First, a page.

On Thursday 16th February, The Telegraph published an inaccurate article, without comment from Cuadrilla. The article asserts that Cuadrilla’s shale gas exploration wells in Lancashire “produced no burnable gas at all.” The article is categorically wrong on that point and on several others.
Each of our two Lancashire gas exploration wells flowed very high-quality natural gas to surface from just a handful of fractures completed in the underlying shale rock. The limited number of fractures completed was due to the regulatory requirement to halt operations any time micro-seismicity induced by fracturing exceeded just 0.5 on the Richter scale. A study by Liverpool University has equated the impact of a 0.5 micro-seismic event to sitting down on an office chair.
Mr Warner further claims that less than one hundredth of the huge in place gas resource of 37.6 trillion cubic metres could be extracted. However, the report he references has no actual UK data on gas recovery. Furthermore, it uses pre-2010 US data, before hydraulic fracturing techniques were advanced to improve gas recoveries to as high as 30% of in-place volumes. Just 10% gas recovery from the Bowland shale could supply 50 years’ worth of current UK gas demand.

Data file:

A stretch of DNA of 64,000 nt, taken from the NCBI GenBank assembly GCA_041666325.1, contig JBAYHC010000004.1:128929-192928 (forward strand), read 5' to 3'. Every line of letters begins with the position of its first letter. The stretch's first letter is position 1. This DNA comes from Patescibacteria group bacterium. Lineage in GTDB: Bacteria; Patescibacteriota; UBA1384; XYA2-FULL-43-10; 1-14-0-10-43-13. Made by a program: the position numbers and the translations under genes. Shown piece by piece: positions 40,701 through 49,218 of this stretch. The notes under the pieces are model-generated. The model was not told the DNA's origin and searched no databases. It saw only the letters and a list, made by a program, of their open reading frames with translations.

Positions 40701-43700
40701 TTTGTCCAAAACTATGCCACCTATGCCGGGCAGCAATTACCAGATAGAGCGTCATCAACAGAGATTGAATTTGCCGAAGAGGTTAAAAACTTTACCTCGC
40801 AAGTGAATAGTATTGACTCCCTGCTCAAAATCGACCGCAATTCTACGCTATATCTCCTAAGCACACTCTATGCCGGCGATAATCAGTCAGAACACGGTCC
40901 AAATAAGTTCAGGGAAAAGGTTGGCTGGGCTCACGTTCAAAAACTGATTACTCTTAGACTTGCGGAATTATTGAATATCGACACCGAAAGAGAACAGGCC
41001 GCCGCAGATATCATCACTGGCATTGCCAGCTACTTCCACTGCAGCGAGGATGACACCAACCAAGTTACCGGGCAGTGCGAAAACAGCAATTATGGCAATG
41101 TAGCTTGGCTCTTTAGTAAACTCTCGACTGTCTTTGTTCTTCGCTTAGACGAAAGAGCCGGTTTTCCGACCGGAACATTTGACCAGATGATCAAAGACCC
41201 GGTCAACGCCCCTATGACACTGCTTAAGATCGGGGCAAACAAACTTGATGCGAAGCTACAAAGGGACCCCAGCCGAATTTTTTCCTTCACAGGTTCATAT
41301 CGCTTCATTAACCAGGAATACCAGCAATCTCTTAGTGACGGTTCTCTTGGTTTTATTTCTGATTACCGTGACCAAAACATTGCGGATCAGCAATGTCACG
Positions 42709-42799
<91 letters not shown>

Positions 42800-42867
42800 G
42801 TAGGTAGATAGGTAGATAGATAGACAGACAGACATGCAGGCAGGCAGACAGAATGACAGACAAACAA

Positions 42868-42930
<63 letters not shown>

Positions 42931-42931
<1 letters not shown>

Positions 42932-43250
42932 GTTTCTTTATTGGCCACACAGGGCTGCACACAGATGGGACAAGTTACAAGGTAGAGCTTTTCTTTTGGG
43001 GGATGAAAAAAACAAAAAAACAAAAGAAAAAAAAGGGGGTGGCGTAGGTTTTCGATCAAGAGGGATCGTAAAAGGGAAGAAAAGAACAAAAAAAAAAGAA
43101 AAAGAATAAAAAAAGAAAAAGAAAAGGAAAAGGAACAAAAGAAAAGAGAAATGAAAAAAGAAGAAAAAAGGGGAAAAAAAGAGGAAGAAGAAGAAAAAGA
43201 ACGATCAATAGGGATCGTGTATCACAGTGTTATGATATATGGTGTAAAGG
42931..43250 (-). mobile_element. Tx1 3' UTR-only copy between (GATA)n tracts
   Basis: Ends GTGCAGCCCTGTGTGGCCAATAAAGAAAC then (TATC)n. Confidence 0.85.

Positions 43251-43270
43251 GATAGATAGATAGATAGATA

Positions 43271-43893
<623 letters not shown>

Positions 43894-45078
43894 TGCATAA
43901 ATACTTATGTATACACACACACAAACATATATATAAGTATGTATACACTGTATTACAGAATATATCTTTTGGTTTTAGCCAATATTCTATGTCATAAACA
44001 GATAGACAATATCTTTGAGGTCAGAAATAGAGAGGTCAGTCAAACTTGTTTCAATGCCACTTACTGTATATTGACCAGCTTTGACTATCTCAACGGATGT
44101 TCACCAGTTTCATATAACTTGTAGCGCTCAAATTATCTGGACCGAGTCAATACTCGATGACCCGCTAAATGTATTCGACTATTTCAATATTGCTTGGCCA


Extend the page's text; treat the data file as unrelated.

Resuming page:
In terms of land use, to produce the same amount of energy as a single 4-hectare shale gas site of 40 wells would require a wind farm some 1500 times that size or a solar park nearly 1000 times the size. Shale gas is by far the best option to minimise land use per energy produced.
At current UK gas prices, the value of just 10% of the in-place UK resource would be approximately £3.3 trillion. The potential tax take from producing this could be close to £200 billion. Imported gas produces no tax, no jobs and higher CO2 emissions. Gas prices can of course go down but we do not share Mr Warner’s doubts that UK could ever be commercially viable.
Gas from the existing Cuadrilla wells could and should be flowing to local domestic consumers within 12 months of equipment re-mobilising to site. An additional half a dozen such sites located across the North of England could be likewise producing gas and making a material contribution to our energy security and tax revenue within a further 3 to 4 years.
The case for shale gas is strong and fundamentally logical. The UK Government needs to lift the moratorium urgently.